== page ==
You may have heard about computer viruses, malware, and other ways the devices you connect to the internet can be infected. But cyber criminals use psychology, too. They use many ways of creating believable stories that can trick people into doing risky things online, such as:
Clicking on bad links, sending money to people they don’t know, or revealing personal information that can be used in other cyber crimes.
[Visual: Employees at small businesses, at home and at work, reading professional emails that contain requests to connect, or ask for changes in how a vendor is paid.]
This type of scamming is known as “social engineering.” Social engineering can happen through email, on social media sites, texts, phone calls, or even a combination of them all.
[Visual: People visiting professional and social media sites, and receiving an unsolicited phone call from someone who claims to know them or someone they are familiar with.]
But however it happens, cyber criminals depend on convincing a person that they’re honest and who they say they are.
To do that, a criminal will try to get you to believe they’re friendly, or someone in authority you can trust.
How would this work? It might be as simple as criminals sending you an email during a public health crisis, or financial emergency.
The email may contain instructions to click on a link for more information, or to fill out a form.
These scammers are counting on a few people who are worried about the crisis to make a quick decision, follow their instructions and reveal personal information or passwords to their accounts.
[Visual: People at work and at home during an event when normal routines are disrupted, such as a public health crisis, when online communications become even more important as a means to stay connected and informed.]
Other cyber criminals may watch social media platforms over time to learn personal details about people.
They will look for clues about where they live, who they socialize with and what groups they belong to.
[Visual: Accelerated video of Grand Central Station during normal operation, followed by a woman’s hands holding a cell phone.]
These scammers then might reach out as a person with similar interests or friends in common.
They may also pretend to be administrators from companies whose products you use or where you have an account.
They may inform you there is a problem and they need your account information or credit card number to resolve it. But in fact, there is no problem. The ‘administrator’ is a criminal, who is after your credit card number and security code.
[Visual: A red brick walls dividing two pillars disappears, providing visual access to payment information, which represents a cyber criminal breaking down an employee’s defenses through social engineering.]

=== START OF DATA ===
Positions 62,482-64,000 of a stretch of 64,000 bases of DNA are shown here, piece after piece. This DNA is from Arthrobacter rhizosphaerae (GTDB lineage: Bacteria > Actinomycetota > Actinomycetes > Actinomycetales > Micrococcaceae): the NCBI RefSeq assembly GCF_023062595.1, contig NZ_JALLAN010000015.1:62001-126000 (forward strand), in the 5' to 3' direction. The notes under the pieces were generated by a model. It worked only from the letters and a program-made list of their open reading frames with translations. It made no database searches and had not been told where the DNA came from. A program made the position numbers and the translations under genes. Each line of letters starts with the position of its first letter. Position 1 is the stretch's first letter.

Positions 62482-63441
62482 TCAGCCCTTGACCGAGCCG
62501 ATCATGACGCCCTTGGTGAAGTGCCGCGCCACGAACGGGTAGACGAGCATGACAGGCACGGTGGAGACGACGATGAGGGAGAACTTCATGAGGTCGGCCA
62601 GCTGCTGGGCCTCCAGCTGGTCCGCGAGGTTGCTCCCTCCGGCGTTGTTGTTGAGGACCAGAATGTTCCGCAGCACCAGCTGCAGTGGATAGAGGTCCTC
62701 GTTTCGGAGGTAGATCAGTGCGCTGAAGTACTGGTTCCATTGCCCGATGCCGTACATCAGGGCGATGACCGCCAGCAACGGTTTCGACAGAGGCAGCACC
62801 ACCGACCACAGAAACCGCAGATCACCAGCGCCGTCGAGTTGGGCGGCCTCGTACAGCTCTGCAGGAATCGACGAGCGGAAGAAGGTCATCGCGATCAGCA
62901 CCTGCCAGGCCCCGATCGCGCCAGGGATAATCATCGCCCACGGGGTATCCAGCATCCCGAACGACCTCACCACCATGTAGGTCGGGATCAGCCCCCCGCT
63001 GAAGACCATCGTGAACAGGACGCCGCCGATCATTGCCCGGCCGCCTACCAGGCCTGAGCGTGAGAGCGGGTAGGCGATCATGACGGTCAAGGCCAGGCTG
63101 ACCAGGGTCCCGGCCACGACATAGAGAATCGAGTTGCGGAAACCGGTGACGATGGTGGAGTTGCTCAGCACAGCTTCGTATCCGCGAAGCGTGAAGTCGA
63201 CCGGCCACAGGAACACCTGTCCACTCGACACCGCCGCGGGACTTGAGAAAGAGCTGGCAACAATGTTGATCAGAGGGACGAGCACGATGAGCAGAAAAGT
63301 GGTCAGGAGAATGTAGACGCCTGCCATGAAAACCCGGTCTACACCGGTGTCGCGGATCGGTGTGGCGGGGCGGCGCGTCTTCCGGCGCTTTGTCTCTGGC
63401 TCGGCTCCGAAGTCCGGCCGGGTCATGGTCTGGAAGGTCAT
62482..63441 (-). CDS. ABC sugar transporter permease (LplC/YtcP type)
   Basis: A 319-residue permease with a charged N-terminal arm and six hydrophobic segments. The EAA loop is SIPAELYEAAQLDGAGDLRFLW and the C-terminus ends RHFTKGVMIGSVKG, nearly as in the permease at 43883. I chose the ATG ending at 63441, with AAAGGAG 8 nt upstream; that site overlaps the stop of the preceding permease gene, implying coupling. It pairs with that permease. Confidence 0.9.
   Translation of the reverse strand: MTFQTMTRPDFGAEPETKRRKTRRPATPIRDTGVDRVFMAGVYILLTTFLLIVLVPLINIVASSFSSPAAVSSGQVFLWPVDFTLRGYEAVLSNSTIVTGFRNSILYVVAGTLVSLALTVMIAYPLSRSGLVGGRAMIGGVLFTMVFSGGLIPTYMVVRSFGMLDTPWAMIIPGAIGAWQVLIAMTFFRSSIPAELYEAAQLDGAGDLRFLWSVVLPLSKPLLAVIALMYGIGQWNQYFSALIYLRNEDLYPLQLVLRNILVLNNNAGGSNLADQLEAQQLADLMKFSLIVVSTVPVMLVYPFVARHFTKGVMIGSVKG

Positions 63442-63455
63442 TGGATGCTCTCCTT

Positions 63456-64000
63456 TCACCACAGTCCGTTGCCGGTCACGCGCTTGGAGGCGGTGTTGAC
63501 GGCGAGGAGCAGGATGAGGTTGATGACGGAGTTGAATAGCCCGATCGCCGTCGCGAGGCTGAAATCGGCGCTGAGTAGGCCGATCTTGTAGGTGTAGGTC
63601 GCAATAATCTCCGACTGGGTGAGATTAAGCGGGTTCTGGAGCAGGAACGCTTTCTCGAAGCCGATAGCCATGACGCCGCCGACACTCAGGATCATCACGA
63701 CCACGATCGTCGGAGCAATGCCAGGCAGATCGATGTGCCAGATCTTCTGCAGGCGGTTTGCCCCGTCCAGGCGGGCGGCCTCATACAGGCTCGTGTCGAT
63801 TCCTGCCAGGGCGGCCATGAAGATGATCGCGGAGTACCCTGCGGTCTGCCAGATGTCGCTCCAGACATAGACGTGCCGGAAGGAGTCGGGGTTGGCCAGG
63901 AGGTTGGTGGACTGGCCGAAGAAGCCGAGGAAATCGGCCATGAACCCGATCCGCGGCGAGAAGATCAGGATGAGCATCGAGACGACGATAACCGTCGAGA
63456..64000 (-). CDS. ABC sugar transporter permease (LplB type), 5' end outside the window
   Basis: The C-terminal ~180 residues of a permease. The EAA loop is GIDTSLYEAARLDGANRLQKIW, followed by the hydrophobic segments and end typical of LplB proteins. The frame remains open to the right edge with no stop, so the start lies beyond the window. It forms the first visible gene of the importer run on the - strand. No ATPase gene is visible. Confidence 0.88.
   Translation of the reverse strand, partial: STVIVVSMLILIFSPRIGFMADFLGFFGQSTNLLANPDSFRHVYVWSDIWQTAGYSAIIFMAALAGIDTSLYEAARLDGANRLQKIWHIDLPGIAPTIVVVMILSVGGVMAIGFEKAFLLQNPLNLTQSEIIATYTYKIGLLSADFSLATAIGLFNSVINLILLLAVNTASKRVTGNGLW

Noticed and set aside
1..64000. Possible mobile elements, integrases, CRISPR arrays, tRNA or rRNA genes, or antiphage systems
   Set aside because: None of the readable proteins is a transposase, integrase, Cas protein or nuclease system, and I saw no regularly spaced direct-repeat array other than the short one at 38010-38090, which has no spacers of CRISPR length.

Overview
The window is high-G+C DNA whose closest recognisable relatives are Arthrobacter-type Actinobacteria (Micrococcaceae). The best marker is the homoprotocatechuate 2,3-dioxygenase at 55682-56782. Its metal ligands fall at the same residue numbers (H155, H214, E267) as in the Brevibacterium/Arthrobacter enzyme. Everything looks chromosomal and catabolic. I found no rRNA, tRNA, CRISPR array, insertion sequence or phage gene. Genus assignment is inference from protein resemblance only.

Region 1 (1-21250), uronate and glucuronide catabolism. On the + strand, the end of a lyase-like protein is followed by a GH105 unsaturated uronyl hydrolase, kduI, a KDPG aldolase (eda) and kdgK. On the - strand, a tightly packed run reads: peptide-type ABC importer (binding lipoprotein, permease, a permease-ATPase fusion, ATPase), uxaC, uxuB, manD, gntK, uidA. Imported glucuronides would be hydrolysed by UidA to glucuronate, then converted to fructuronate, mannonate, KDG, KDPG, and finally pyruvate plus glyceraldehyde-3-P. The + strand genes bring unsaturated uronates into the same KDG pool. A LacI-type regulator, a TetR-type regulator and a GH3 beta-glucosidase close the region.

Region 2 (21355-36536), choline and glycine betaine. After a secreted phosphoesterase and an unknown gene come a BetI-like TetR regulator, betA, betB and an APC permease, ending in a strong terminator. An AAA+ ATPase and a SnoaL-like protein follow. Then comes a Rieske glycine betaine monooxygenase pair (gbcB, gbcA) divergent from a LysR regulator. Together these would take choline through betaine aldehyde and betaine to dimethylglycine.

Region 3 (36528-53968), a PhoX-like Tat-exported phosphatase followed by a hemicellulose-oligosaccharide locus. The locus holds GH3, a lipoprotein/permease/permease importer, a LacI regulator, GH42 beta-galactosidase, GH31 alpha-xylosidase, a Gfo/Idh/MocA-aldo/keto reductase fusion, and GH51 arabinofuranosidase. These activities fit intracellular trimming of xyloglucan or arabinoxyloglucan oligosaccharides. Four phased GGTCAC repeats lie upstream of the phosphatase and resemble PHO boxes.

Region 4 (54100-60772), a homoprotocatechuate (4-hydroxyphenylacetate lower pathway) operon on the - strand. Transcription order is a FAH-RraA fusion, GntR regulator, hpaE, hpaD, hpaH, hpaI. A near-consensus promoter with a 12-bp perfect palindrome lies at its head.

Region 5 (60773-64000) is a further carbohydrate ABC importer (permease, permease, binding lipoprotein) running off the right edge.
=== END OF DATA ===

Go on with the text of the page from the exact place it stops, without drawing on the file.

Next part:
So how can you stay alert to possible social engineering scams?
[Visual: Man at work considering whether a communication he has just received is from a legitimate colleague or professional contact.]
These habits can help keep your online activity and personal information safe from cyber criminals:
[Visual: ‘These habits can help keep your online activity and personal information safe from cyber criminals’ appears over a square with a red head and shoulders, representing a cyber criminal, and a circle with another icon at the center and a red lock in a shield, representing a person with an online presence who may be the criminals’ target.]
One: Stop and think. These criminals depend on our natural desire to trust and help others without thinking things through. Look carefully at any emails from seemingly authoritative sources. If they have spelling errors, unusual word usage or don’t look like you’d expect, be very cautious.
[Visual: ‘1. Stop and think’ appears above graphics in which the red icon of the cyber criminal shifts onto an email, which is reviewed under a magnifying glass to represent careful review of unusual communications.]
Two: No matter how normal the communication seems, do not send payment or payment information to a person you’ve met online.
[Visual: ‘2. Do not send payment or payment information to a person you’ve met online’ appears above the red and grey icons of the cyber criminal and their target, with two laptops and an x-marked credit card between them, representing the danger of sending payment to people we do not know.]
Three: Think carefully before you post personal information online.
Check your privacy settings: Don’t keep your accounts in ‘public’ mode unless it’s necessary.
Social engineering scams succeed when we’re careless about what we share online and who we share it with.
[Visual: ‘3. Think carefully before you post personal information online’ appears above a representation of privacy settings in a social media account being taken out of ‘public mode.]
By staying alert, we can continue to explore and share while staying safe.
[Visual: Two people who understand social engineering threats are able to use social media and work emails with confidence.]
[Visual: Bank of America logo]
Better Money Habits®
The material provided on this video is for informational use only and is not intended for financial or investment advice. Bank of America Corporation and/or its affiliates assume no liability for any loss or damages resulting from one’s reliance on the material provided. Please also note that such material is not updated regularly and that some of the information may not therefore be current. Consult with your own financial professional when making decisions regarding your financial or investment management. Ⓒ 2021 Bank of America Corporation.